Copyright 2012, DePaul University

Lyons RA. Florida's disregard of due process rights for nearly a decade: Treating drug possession as a strick liability crime. St. Thomas Law Review 24(Spring): 350-381, 2012. (206 legal refs.)

Summary ... Oedipus is held strictly liable for the murder of his father and incestuous relations with his mother without any inquiry into his mens rea. ... As public welfare offenses gained momentum, courts became progressively confused as to when a public welfare offense is permissible and not overreaching and when mens rea should be a fundamental requirement for federal crimes adopted from the common law. ... Florida's Drug Abuse Prevention and Control Law -- Since the issue of mens rea and strict liability crimes has yet to be resolved by the United States Supreme Court, it comes as no surprise that state criminal statutes lacking the element of mens rea are constantly challenged as unconstitutional. ... The Element of Mens Rea in Section 893.13 Florida's Drug Abuse Prevention and Control Law, Florida Statutes, section 893.13 provides, inter alia: (6) (a) It is unlawful for any person to be in actual or constructive possession of a controlled substance unless such controlled substance was lawfully obtained from a practitioner or pursuant to a valid prescription... . ... For example, since Shelton, Judge Milton Hirsch, from the Eleventh Judicial Circuit of Florida, dismissed forty-two drug possession cases and Judge Scott Brownell, from the Twelfth Judicial Circuit, dismissed forty-two drug possession cases. ... The State in Shelton argued that Morissette and Staples did not apply the Due Process Clause of the United States Constitution, in relation to strict liability offenses.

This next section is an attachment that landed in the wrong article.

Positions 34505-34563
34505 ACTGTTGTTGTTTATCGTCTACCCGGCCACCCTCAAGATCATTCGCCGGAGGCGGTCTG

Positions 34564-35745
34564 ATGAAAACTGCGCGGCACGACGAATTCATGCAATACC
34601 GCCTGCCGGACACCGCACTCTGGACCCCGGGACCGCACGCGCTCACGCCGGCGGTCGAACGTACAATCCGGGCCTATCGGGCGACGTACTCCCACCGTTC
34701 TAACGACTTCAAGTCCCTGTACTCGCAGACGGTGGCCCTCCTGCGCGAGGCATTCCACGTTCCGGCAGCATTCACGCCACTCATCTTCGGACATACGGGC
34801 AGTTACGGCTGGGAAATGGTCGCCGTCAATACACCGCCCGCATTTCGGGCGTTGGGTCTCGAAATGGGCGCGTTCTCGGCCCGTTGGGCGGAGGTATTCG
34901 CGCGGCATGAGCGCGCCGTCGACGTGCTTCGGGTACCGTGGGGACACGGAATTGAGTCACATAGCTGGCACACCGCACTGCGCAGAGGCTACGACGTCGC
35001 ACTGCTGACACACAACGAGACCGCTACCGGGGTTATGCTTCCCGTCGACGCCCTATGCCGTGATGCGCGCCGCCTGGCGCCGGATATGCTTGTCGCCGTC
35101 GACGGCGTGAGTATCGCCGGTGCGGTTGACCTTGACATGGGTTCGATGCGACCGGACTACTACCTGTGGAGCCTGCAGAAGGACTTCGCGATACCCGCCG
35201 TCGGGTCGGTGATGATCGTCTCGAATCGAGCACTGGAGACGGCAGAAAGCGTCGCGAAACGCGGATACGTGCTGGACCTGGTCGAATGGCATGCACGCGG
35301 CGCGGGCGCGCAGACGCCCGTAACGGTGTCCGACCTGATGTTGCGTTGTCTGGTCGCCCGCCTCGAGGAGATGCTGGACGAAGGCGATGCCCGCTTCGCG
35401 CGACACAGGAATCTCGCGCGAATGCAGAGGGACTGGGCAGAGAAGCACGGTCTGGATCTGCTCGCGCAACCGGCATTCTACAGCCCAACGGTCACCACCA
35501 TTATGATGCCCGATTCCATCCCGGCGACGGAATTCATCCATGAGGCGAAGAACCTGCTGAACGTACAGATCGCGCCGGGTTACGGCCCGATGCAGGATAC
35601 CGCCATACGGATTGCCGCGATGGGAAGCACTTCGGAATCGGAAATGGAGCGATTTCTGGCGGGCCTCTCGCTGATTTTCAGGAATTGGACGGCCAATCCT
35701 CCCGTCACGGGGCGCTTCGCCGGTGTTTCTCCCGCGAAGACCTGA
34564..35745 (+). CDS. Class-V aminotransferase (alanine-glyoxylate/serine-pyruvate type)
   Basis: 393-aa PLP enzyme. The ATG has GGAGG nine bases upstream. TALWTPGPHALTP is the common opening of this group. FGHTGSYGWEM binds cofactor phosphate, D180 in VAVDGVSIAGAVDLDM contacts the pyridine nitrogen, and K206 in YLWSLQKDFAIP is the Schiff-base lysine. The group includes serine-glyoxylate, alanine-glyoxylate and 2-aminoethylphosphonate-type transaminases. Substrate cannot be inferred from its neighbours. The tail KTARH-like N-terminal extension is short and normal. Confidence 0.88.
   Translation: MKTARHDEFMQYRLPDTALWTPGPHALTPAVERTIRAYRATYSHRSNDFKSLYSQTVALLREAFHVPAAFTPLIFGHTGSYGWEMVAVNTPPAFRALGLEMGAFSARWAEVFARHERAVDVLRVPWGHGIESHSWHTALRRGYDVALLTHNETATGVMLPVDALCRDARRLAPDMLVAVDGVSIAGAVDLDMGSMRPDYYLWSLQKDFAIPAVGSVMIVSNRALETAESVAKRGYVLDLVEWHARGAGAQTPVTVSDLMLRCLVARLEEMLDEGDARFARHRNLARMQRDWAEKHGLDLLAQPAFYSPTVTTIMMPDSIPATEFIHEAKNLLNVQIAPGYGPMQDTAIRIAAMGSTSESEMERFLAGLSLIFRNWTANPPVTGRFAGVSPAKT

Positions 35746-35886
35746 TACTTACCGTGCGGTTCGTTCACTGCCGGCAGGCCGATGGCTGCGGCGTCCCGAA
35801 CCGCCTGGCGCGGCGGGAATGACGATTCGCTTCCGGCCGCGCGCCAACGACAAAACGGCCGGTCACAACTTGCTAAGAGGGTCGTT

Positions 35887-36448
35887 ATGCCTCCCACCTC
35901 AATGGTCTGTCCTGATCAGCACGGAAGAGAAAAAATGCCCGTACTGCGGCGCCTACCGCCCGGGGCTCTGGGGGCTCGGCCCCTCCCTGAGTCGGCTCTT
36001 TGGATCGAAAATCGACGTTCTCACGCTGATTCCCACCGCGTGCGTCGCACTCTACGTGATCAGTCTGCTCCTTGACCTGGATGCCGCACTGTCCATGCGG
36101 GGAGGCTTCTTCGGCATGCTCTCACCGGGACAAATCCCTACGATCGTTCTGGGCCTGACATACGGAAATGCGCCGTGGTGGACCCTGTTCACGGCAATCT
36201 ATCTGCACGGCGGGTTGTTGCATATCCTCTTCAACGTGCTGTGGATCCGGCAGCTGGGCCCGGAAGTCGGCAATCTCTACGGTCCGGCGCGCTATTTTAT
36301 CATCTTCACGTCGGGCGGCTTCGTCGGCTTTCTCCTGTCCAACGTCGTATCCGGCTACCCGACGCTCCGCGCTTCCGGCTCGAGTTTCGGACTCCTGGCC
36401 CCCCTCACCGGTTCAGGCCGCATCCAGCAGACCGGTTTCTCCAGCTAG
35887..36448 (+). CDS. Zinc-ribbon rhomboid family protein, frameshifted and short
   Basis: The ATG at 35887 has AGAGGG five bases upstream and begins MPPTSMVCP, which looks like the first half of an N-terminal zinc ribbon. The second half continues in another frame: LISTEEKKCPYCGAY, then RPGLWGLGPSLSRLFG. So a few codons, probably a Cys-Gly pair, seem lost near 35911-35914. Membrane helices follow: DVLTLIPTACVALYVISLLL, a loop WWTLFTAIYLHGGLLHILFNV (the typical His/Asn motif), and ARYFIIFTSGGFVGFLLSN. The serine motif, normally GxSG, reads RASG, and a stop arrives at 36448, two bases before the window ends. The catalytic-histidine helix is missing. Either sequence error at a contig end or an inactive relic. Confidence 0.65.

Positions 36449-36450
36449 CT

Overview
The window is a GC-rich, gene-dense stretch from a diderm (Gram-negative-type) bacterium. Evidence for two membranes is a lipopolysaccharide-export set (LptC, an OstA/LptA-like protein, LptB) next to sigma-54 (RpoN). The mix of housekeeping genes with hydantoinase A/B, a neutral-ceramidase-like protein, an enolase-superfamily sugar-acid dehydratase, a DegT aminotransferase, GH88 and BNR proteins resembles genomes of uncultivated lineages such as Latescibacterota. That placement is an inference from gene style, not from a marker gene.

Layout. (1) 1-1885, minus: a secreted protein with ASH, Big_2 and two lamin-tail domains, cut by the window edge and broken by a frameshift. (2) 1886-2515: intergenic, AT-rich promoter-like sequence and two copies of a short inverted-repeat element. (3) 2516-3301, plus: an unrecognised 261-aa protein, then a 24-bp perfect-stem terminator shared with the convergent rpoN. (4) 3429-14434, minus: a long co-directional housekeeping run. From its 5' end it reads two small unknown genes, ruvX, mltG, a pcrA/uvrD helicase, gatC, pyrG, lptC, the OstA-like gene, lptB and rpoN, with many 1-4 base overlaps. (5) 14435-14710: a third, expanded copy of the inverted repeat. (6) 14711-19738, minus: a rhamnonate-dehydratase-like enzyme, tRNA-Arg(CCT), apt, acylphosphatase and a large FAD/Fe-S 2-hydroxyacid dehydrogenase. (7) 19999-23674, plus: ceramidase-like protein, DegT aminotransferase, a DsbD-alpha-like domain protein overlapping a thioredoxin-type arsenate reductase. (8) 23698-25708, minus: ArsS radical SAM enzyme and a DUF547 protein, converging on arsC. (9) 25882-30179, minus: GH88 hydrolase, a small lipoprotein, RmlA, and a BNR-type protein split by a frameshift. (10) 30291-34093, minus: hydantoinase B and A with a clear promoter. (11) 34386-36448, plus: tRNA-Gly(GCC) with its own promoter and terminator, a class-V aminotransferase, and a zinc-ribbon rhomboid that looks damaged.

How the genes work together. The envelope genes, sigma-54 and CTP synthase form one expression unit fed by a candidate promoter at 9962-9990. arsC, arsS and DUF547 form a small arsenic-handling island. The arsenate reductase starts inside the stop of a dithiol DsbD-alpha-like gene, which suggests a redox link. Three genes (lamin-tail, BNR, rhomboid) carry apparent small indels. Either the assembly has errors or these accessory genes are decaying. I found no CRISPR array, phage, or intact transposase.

Copyright 2012, St. Thomas Law Review

MacKenzie RP; Bromberg CC Jr. Jury misconduct: What happens behind closed doors. Alabama Law Review 62(3): 623-644, 2011. (162 legal refs.)

Summary ... While not a frequent issue, those occasions when juror misconduct occurs are often the result of: (1) juror experiments; (2) unauthorized juror field trips; (3) other independent juror research (e.g., looking up legal terms in the dictionary, visiting the public library, etc.); (4) juror use of alcohol and/or drugs; (5) improper discussions among jurors during trial and deliberations; and (6) juror use of electronic media, such as e-mail and the Internet. ... The court held the experiment constituted reversible error because it introduced new evidence "crucial in resolving a key material issue" into the case (i.e., whether the defendant was physically capable of removing the cocaine from his pocket) and the experiment clearly affected the verdict. ... In its opinion, the court distinguished the case from Ex parte Lasley because the facts of the experiment were not communicated to other jurors before the verdict was rendered, whereas they were communicated before the rendering of the verdict in Lasley. ... The next day, one of the jurors revealed definitions to the terms "negligence, contributory negligence, subsequent negligence, and subsequent contributory negligence" that he had looked up in an encyclopedia. ... Under Alabama law, debates and discussions among jurors during deliberations, such as jurors relating their personal experiences to other jurors and reading from their notes, may not constitute grounds for a new trial as long as jurors have not obtained the information discussed from some process outside the scope of trial. ... In an effort to combat the dangers of sites such as Facebook and Twitter, the Alabama Pattern Jury Instructions Committee recently approved Model Jury Instructions forbidding jurors from using electronic media to research or communicate about a case during trial.

Copyright 2011, University of Alabama

Mandaglio LA. The punitive pregnancy matrix: Thinking critically about the patriarchal motivations behind child abuse prosecutions for prenatal drug use among American mothers. The Digest: National Italian American Bar Association Law Journal 19: 27-45, 2011. (78 legal refs.)